Greetings Age fans!
I am thrilled to be back with more tales from my codices researched just for you. This week I bring to you the history of the popular Mexican remembrance celebration, Día de Muertos, also known as Day of the Dead. You may be familiar with this celebration through images of intricately painted skulls, beautiful altars, marigolds, and more. The meaning behind these symbols goes beyond being decorative elements, they are rooted in ancient traditions which date back to pre-Hispanic times in Mesoamerica.
Why is Día de Muertos Celebrated?
Día de Muertos is celebrated annually on November 1st and 2nd across Mexico and other Latin American regions. On both days, families can honor, remember, and celebrate the life of loved ones and ancestors who have crossed from the physical world into the spirit world.
Where did it originate?
Día de Muertos originated from a mix of two cultures and traditions coming together. The first comes from pre-Hispanic Mesoamerican indigenous peoples, specifically what is now known as modern-day Mexico, and Central America. This two-day event comes from the cult of death from the Aztecs, specifically their practice of Miccaihuitl which encouraged those who participated in a ceremony to guide the spirit of the dead to Mictlan, the underworld in Aztec Mythology. The date of these celebrations coincided with the change in the harvest season.
The second tradition comes from the Catholic celebrations such as All Saint’s Day (Nov 1st) and Faithful Departed Day (Nov 2nd) which the Spaniards brought with them when crossing the Atlantic.
With time, each culture’s celebrations merged to become what is known today as Día de Muertos.
How Is It Celebrated?
Commemorating this day is about celebrating life, not death. It is a joyous remembrance of those who have parted to the spirit world but now have the chance to return to the physical world to reconnect with their loved ones in the physical world.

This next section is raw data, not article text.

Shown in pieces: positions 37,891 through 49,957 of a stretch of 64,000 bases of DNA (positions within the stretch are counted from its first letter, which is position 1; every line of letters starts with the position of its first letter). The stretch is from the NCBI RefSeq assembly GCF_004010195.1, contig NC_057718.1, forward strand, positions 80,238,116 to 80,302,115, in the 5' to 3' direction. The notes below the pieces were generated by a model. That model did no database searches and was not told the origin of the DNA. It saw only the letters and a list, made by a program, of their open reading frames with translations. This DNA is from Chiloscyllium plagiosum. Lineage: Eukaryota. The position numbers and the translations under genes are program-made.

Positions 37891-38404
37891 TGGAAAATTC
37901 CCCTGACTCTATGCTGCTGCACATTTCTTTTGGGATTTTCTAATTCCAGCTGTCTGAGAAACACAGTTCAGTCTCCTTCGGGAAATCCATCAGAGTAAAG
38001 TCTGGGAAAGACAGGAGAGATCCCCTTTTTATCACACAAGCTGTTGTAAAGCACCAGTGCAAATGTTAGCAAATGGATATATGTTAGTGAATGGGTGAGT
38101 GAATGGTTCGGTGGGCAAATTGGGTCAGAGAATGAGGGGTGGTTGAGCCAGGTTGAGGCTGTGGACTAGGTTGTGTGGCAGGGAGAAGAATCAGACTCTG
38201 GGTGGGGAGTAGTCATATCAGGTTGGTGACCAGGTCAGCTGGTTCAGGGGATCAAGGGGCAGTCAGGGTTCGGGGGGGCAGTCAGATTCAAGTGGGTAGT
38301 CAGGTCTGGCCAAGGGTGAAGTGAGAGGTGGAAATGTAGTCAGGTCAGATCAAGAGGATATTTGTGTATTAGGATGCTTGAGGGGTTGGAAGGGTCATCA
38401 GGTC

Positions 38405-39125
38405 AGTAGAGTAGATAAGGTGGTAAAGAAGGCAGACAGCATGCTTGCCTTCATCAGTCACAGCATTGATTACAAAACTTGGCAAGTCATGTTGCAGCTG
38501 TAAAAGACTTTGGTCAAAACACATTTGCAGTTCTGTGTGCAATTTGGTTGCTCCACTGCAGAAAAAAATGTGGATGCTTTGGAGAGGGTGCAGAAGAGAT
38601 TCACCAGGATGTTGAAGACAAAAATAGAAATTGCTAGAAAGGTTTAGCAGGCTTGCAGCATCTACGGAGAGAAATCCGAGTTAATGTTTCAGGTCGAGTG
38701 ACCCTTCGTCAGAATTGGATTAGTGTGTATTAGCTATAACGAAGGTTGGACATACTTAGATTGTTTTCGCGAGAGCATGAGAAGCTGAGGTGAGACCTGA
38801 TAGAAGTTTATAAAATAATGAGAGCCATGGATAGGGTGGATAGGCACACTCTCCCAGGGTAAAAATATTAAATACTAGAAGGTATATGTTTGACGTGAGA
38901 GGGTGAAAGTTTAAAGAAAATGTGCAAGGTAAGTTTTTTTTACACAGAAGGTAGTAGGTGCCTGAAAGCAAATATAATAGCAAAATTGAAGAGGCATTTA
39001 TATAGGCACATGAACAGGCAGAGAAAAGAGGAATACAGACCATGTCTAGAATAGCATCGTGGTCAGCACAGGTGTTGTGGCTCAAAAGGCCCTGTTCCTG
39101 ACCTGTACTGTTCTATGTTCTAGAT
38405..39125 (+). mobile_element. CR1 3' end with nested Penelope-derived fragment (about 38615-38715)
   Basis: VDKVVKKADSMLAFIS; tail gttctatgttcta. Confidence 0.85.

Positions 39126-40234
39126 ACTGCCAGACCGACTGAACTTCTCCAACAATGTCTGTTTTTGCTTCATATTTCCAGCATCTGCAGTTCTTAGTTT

Those who are still on earth prepare for their ancestors’ arrival by creating a shrine with an ofrenda. The ofrenda, an offering, usually includes pictures of passed loved ones, some of their belongings, candles, decorations, their favorite food to feed them after a long journey from the spirit world, water, and more! Typically, these ofrendas are a way to represent the four elements of life– fire, water, air, and earth. You will also find marigold petals sprinkled near the altar which are said to make the path back home easier to complete. Painting skulls, playing music, dancing, making “papel picado” (colorful paper banners), and decorating the graves of the departed are some activities communities create together while telling stories and remembering their best memories with the departed.
Celebrating With the Community
We want to honor and celebrate alongside those remembering their loved ones and ancestors today. To commemorate the event, we are featuring unlockable content across the games including:
Age of Empires IV: Sugar Skull Coat of Arms (Available until November 28th)
Age of Empires III: Definitive Edition: Mexico home city customizations
Plaza del Zócalo:
- Day of the Dead (Día de Muertos) 1/2: The citizens of Mexico celebrating Day of the Dead by wearing skull masks (Requires 5 points to unlock)
- Day of the Dead (Día de Muertos) 2/2: The citizens of Mexico celebrating Day of the Dead by lighting fireworks (Requires 10 points to unlock and the ‘Day of the Dead (Día de Muertos) 1/2’ customization to be unlocked first)
Thank you so much for joining me on this adventure today! I am wishing you all a fantastic day, and a muy feliz Día de Muertos to all who celebrate.